Back in 1978, the initial, unforgettable bass throb of “Public Image” sounded downright bizarre, but in the most immediate possible way; if Lydon’s adamant lyrical statement that the era of the punk lie was now over (i.e., the new boss was not actually more artistically, morally, or politically superior than the old boss), the bass that kicked off the song immediately alerted us to the beautiful artistic left-turn PiL would represent. Other punk-era bands had opened songs with a bass riff – in fact, it was a standard part of the musical arsenal of first-wave punk, as noted in “Neat Neat Neat,” “Motorhead,” the Strangler’s “Peaches” and Eater’s “Outisde View,” amongst many others – but the four-bar tattoo at the front of “Public Image” was something entirely new. Played with the treble dialed off in replication of reggae’s window-rattling pulse, it was virtually Kraftwerkian in its lack of any filigree; it was like a man-machine dub quadruple-timed (though there is a distinct and odd ‘push’ leading into the second and fourth bars of the riff that no other PiL bassist has been able to accurately reproduce). And then, to ears tuned to punk, Lydon’s “new” voice, his urgent, strident, startling muezzin bleat, also underlined that we were in a new land. Unless you were already familiar with world music or the remarkably similar keen of Amon Duul II’s Renate Knaup, it sounded vastly different from any ‘rock’ singer we had ever heard. True, Suicide, the Eels, Throbbing Gristle and other revolutionaries had sought to marry punk-ish simplicity with an aggressively artistic approach, but John Lydon and PiL were doing this in the extraordinarily harsh light of the mainstream, every torch of every journalist and expectant fan turned their way (imagine if the Beatles had released “Tomorrow Never Knows” immediately after “I Want to Hold Your Hand”).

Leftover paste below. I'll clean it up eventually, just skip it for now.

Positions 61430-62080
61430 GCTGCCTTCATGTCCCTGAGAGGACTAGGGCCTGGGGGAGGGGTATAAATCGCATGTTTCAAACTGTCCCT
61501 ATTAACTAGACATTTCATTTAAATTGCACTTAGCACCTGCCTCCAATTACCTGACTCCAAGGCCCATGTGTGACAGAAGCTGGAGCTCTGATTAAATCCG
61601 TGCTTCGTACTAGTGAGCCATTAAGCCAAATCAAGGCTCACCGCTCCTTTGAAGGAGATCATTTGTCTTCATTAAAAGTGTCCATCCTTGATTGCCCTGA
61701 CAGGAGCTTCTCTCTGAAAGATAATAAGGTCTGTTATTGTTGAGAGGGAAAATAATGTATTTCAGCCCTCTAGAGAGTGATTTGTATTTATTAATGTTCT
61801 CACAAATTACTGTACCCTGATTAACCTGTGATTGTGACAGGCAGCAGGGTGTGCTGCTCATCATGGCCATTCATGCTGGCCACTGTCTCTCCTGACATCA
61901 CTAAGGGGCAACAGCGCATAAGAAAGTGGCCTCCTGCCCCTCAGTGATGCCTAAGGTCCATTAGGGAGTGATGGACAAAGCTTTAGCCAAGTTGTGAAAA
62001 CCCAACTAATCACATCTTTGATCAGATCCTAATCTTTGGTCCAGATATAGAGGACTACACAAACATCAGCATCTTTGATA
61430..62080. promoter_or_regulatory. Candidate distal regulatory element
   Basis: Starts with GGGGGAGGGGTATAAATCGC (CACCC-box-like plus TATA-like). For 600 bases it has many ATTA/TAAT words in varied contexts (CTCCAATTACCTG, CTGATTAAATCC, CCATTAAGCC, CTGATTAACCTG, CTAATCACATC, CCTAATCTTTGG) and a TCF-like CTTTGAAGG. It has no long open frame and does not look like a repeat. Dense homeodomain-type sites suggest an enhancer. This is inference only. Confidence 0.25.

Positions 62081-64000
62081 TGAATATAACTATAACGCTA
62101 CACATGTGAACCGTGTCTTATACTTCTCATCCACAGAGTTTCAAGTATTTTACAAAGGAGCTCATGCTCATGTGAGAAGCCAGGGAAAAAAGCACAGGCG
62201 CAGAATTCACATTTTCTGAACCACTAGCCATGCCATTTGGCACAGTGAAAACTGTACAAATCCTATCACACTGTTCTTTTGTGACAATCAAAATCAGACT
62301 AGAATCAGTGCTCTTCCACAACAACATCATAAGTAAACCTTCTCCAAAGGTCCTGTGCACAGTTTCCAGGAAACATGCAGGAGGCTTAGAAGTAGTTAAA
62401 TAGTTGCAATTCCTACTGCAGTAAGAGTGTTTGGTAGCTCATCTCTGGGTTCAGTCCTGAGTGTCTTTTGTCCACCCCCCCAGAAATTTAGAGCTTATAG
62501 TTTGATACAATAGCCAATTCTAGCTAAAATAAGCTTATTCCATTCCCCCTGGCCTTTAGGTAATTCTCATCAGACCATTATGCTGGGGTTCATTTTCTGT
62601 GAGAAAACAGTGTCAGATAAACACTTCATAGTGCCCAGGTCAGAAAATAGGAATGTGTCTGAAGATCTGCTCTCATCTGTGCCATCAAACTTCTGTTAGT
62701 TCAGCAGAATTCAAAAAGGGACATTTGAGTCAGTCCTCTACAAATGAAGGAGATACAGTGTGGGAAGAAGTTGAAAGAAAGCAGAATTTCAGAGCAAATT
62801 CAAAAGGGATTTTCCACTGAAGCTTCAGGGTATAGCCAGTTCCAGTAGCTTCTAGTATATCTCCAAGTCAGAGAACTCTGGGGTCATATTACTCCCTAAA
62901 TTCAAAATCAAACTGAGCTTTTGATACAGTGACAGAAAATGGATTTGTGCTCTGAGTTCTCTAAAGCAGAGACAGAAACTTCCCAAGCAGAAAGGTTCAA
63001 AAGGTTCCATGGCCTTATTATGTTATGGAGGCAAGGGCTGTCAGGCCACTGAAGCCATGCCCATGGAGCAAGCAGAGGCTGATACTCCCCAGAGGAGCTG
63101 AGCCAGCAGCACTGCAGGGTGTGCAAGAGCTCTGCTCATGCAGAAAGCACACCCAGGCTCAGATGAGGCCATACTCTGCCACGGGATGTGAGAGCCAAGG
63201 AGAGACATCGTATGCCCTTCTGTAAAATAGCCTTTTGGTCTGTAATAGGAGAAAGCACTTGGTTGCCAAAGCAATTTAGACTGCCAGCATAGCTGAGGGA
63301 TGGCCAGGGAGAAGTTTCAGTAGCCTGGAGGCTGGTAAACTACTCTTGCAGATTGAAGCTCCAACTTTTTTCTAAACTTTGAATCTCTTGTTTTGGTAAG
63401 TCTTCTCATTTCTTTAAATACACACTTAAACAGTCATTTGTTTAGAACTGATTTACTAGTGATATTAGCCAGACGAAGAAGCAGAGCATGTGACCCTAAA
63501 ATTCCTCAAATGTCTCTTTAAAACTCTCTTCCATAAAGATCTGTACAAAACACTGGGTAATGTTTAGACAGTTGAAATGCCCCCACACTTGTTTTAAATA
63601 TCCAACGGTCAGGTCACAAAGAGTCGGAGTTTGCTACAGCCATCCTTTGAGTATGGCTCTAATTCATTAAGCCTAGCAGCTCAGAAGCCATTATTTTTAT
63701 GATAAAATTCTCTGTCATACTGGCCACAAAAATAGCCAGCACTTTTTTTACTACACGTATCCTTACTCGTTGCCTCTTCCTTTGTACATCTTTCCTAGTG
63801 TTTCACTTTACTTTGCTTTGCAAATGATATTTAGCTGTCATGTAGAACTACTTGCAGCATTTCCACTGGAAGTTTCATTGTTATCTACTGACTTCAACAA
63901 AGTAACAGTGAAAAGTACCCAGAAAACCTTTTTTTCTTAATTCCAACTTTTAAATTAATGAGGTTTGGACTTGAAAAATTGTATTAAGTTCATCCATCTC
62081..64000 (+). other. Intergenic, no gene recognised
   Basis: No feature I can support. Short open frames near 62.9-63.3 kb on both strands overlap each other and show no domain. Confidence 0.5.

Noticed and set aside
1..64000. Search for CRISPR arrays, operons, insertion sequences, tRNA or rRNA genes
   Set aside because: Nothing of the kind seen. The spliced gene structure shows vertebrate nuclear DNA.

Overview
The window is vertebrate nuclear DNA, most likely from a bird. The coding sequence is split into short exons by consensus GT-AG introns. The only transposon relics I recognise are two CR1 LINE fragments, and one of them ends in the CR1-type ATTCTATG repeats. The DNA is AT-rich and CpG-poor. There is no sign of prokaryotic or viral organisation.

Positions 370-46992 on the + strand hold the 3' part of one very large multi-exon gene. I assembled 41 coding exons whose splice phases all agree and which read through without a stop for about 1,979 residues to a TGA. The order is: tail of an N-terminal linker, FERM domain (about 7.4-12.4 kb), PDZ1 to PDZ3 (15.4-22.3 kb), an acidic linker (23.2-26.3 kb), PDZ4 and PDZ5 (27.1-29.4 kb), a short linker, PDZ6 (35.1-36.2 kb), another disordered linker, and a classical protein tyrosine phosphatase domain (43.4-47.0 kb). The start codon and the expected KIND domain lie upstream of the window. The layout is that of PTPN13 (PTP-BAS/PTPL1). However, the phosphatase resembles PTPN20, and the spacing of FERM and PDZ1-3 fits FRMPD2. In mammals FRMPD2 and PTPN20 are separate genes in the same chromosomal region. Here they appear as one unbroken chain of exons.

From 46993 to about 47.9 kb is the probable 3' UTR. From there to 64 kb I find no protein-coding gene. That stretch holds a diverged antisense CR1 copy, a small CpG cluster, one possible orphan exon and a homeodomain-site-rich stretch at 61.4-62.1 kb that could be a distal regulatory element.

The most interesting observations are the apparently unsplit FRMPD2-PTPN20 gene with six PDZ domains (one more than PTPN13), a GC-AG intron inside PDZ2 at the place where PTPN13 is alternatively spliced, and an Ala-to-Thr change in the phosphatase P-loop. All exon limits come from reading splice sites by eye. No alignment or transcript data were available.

Framing this entire highly visible artrock engagement was the manifesto John Lydon delivered on “Public Image.” Lydon’s text, desperately rising from his throat like a prayer fueled by bile, grabbed punk’s narcissistic, photo-friendly head by the hair and forced it to look long and hard into a cold, merciless mirror. Reflecting back was the hypocrisy of the movement, which had the same aspirations for high times and kneeling girls as the worst sort of flared indulgences it claimed to unseat. Lyrically, “Public Image” is goddamn close to perfect, right from the opening hello, repeated five times, which could be a mic check but is far more likely a pronouncement of “This is me! This is the Real Me, You thought you knew me? You thought you understood what this was all about? This is me!” After the initial couplet, the mission is further articulated: “You never listened to a word that I said/You only seen me from the clothes that I wear/Or did the interest go so much deeper/It must have been to the color of my hair.” At this moment, Johnny Rotten, a public invention in the tradition of Billy Fury or Marty Wilde or John Cougar, dies, replaced by a man who recognizes the power of music to make a fiercely personal and accusatory statement that the new boss was the old boss, and the old boss was him, and he’s had enough.